I am besieged by media folk asking when I shall make good on a four-year-old threat to flee to Buenos Aires should Boris Johnson become prime minister. How can I get on to a flight, I ask, when so many other voters are already wait-listed? In truth, however, we are being served successive courses in a national banquet of self-harm, too grisly to merit jokes. Nobody should blame Johnson for wanting to be prime minister: many unsuitable people do. But there will be infinite historical curiosity about how the Tory parliamentary party could scramble to deliver Britain into the custody of a man whom few of its members would entrust with their wallet, handbag or spouse, save to secure a cabinet seat. A year or so back, I asked a sensible MP what could stop BoJo becoming prime minister, granted his mile-high profile. My companion answered: ‘Nobody in the House likes him.’ Beneath the veneer of Johnsonian geniality, colleagues recognise the egomania that precludes concern for the interests of any human being save himself. Yet now those same Tories seem poised to hand him Downing Street; Brexit; the nuclear deterrent; power to fulfil his promises to raise spending, cut taxes, and give Johnny Foreigner a damn good thrashing.
Jeremy Corbyn provides most of the explanation, together with the absence of star quality in any leadership rival save Rory Stewart. Boris is thought to have a popular appeal transcending age and class, unimpaired by his refusal to disclose how many children he has. He is among the wittiest and most brilliant performers of the age, a conjurer who finds words to please any audience, heedless of their distance from truth or reality; who does feel-good like no other contemporary politician: Boris would have assured Titanic passengers that rescue was imminent, even as water lapped the boat deck. A female fan said on the radio recently: ‘He will make politics fun.’ She could be right. In an era when Britain esteems comedians more highly than footballers, it may be appropriate for us to be governed by a prime minister who will attend state banquets in cap and bells, rather than white tie. But not even the Corbyn peril can blackmail my kind of one-nationer into voting for a government headed by Johnson, endorsed by Donald Trump and bear-led by the European Reform Group.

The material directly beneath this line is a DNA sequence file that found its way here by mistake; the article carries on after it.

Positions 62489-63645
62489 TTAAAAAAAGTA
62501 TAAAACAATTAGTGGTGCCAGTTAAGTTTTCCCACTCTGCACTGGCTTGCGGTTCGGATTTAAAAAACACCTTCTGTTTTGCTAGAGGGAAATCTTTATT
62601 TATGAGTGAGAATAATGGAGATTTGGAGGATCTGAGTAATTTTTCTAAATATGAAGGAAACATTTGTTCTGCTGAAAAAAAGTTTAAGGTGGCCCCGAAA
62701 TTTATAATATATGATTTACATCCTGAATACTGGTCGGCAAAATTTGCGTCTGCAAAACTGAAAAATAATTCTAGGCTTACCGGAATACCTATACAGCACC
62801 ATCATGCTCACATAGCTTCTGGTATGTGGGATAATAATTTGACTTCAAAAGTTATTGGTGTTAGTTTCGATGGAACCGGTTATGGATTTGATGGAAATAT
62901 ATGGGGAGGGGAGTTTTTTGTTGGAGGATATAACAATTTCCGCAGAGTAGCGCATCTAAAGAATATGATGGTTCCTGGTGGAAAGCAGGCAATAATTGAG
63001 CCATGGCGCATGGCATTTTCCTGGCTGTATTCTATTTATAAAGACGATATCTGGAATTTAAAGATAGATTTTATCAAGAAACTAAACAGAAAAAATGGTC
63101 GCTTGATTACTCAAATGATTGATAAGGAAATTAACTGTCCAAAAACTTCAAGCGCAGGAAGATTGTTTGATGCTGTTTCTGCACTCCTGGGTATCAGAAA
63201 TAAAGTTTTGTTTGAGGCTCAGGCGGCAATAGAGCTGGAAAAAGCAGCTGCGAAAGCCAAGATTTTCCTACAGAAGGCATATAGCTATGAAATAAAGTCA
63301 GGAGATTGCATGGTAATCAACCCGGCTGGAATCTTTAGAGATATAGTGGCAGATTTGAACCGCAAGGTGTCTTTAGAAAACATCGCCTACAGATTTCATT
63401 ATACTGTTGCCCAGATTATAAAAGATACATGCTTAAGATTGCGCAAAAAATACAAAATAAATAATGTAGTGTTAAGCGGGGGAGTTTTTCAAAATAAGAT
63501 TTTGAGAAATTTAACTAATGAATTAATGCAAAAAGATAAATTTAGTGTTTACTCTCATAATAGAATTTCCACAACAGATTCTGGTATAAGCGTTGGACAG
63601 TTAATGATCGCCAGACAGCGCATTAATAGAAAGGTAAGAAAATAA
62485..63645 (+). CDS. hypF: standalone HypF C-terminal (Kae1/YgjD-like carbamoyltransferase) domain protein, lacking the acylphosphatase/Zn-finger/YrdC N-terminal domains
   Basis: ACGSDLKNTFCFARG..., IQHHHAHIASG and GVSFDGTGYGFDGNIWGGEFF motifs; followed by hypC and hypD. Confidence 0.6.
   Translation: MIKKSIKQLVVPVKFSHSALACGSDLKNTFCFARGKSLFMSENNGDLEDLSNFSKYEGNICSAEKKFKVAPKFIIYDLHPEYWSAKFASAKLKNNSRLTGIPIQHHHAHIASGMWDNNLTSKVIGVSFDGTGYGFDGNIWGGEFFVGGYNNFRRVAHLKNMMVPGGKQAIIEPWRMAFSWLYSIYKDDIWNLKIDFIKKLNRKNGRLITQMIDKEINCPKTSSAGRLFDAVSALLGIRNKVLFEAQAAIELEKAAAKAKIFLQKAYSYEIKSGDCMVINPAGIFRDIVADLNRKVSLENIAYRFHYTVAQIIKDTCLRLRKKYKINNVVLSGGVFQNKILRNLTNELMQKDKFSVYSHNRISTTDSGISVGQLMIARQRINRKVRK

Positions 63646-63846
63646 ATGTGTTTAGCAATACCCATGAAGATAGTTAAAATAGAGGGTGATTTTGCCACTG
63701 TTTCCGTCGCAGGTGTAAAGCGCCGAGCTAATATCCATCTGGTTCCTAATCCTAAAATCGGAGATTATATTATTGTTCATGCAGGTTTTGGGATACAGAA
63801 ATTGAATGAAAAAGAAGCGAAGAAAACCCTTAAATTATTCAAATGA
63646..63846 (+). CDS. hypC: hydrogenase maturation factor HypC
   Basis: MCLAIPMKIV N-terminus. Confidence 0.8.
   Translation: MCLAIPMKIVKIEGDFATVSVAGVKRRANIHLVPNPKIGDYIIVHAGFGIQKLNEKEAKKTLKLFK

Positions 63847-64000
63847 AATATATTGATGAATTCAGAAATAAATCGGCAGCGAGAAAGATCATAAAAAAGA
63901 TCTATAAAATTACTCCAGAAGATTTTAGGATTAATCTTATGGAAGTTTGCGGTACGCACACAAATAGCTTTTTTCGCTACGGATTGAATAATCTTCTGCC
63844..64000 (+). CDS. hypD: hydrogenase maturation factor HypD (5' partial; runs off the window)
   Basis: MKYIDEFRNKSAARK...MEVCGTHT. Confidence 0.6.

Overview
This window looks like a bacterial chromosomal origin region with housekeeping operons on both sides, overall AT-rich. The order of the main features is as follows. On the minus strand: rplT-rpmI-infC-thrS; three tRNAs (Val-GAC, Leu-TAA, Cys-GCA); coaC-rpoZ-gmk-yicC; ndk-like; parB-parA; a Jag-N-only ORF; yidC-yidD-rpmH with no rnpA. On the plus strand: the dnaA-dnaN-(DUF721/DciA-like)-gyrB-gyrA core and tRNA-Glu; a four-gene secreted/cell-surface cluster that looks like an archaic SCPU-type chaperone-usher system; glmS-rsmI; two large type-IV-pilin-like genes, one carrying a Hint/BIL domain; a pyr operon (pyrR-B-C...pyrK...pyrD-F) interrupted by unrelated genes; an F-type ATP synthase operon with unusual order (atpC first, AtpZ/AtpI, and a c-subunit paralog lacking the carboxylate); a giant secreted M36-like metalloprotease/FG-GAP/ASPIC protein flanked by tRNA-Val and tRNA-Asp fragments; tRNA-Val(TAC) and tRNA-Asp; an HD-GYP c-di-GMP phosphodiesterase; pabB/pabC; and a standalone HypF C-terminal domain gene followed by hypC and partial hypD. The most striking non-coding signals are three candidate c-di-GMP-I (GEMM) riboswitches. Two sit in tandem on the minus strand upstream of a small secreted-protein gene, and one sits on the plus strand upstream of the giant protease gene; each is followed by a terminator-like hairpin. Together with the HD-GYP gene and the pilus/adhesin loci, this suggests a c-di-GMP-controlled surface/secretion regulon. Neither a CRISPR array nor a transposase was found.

Since I started writing Chastise, a book about the RAF’s 1943 dambusting operation, everybody over 40 asks me the same uneasy, giggling question: ‘What are you going to say about the dog?’ They are obsessed with the politically incorrect, mostly-black labrador owned by Guy Gibson, who won a VC leading the attack on the Mohne and Eder dams. When I discussed this with the airman’s biographer, the enchanting Richard Morris, he observed: ‘There is a PhD thesis to be written about Nigger and British identity.’ My answer to the dog question is that it is no more embarrassing to mention its name in a historical narrative than the fact that our ancestors hanged sheep stealers and imprisoned homosexuals.
Speaking of homosexuals, the recent biopics we have most enjoyed are Bohemian Rhapsody and Rocket Man, which convince me that I have shaken off the mild homophobia of my youth, perhaps inspired by the fact that no bloke ever made a pass at me. The films also made me reflect about my own life, obsessively focused upon writing. I am ignorant of huge swaths of human affairs, starting with sport, science and popular culture. Though I might fare well enough in a literary or historical quiz, until seeing the two movies I could not have identified a Freddie Mercury or Elton John tune. Had I broadened my range a few decades ago, I could have become a better dinner companion.
We spent an idyllic two days walking the streets of Ravenna; contemplating Byzantine mosaics; basking in Italy. Here is a country in a state of chronic political paralysis, of which the inhabitants contrive acceptable lives. Perhaps this is our own destiny — to be ruled by weak governments incapable of addressing education, welfare, NHS funding, productivity, infrastructure, control of non-EU immigration, credible defence policies — yet amid which most British people will meander onward, not noticing themselves becoming relatively poorer. Such an outcome would be preferable to governance by a fantasist prime minister who seeks to fulfil his threat to ‘put the Great back into Britain’; invites us to sing ‘The White Cliffs of Dover’ as he lights a cigar and makes V signs across the Channel.
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